AQS-278 form, filled out, signed and notarized, original delivered to Hawai’i Dept. of Agriculture
Neighbor Island Permit received from Hawai’i Dept. of Agriculture
Health Certificate issued less than 5 days before Beast’s departure
additional stuff to go with Beast and his carrier taped to top of carrier
book a pet-friendly hotel for the time between when we vacate the house and when I fly out
schedule the vet for Health Certificate exam
book a hotel between Beast’s departure and ours, pet-friendly should he not make his flight
book a rental van because we’ll need it to get Beast and his carrier to Air Cargo, and Sarah’s car will already have been shipped
schedule the vet to meet Beast at Kahului on arrival
book a kennel in Kahului for Beast until we get there the day after he arrives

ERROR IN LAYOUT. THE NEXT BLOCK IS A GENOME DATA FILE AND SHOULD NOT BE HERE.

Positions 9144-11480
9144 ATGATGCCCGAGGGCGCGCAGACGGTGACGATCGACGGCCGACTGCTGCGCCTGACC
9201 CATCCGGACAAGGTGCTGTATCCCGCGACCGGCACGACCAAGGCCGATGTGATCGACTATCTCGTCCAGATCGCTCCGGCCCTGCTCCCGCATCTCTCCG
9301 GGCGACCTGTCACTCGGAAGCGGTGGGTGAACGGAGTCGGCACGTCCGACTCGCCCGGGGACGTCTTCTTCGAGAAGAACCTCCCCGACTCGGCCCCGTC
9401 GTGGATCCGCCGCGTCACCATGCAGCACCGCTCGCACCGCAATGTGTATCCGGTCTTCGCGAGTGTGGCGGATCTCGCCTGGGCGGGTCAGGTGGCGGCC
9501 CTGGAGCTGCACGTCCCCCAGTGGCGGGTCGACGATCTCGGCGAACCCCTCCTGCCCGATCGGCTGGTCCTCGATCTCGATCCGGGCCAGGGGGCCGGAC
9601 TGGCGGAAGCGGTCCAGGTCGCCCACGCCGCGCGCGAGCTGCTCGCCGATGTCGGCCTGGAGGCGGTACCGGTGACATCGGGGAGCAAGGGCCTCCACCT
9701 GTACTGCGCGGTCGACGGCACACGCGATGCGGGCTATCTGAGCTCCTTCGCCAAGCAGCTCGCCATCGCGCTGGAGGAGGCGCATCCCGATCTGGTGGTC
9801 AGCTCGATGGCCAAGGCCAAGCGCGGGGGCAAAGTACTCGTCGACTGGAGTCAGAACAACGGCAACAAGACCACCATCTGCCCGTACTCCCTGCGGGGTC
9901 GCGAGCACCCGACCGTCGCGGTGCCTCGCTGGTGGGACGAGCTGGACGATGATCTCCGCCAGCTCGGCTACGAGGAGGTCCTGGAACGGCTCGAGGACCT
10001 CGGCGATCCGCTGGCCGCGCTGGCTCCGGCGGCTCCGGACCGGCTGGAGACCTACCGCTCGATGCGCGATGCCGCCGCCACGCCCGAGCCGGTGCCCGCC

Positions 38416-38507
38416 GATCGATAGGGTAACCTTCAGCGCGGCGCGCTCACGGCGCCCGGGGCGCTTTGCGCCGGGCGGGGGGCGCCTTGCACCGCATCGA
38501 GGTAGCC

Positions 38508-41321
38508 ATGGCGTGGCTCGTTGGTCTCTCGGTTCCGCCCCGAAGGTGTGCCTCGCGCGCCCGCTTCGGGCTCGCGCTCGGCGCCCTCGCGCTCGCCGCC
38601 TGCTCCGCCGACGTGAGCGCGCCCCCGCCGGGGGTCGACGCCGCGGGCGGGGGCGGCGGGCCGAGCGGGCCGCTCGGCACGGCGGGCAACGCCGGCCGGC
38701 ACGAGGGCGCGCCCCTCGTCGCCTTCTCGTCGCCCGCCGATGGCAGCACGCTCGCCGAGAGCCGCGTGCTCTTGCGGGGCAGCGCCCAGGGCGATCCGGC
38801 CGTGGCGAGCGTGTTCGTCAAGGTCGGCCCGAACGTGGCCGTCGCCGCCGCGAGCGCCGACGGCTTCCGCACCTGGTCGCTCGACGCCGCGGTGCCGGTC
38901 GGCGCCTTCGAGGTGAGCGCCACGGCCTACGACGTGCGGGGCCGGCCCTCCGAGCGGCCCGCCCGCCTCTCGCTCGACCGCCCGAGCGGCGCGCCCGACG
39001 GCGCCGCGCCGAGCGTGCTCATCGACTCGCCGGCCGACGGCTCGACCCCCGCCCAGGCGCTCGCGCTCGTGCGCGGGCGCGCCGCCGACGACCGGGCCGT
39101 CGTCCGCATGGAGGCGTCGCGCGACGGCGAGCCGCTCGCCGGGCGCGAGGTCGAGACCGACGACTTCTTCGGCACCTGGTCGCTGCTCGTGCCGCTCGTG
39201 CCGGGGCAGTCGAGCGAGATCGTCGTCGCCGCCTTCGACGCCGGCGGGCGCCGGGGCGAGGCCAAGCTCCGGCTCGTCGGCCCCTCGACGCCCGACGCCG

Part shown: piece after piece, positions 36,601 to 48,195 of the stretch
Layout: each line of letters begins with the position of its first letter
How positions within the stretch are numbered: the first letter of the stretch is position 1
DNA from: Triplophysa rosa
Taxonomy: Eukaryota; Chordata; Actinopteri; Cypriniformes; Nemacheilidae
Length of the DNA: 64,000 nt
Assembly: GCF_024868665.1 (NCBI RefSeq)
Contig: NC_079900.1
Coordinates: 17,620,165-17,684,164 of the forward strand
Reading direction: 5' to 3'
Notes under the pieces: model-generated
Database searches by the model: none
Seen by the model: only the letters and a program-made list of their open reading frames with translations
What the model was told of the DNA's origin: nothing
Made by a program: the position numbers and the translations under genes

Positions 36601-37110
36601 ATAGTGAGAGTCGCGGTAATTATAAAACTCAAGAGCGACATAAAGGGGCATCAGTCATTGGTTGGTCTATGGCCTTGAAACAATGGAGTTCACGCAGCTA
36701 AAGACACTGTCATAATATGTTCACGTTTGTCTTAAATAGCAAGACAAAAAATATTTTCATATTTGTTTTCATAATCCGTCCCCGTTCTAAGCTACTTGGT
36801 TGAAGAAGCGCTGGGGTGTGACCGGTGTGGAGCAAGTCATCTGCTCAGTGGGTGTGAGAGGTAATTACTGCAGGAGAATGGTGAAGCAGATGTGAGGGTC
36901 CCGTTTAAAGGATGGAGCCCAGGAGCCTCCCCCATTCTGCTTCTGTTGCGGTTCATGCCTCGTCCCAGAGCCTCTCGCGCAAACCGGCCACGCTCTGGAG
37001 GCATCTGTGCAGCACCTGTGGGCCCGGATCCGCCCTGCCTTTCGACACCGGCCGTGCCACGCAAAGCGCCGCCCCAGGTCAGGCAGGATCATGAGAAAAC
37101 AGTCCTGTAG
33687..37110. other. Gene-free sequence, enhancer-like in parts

after all the dust has settled
Hawai’i drivers’ licenses (Kama’aina rates are really helpful!)
I remember long ago, as a grad student flying from Denver to Honolulu, reading about island time in an in-flight magazine:
“Hawaiian Time is very much like the concept of mañana – but without anywhere near the sense of urgency”.
It’s a much-maligned concept, and yet so much a part of to life in the islands that I thought it deserved some of its own space in this blog.
Having lived on O’ahu for a couple of years, and spent a fair amount of time on Maui, I’ve witnessed, and contributed to, both sides of the island time equation. It’s a concept that drives visitors and new residents crazy, and considering the culture they’re coming from, that may be understandable. In my experience, there are two prevailing points of view about island time: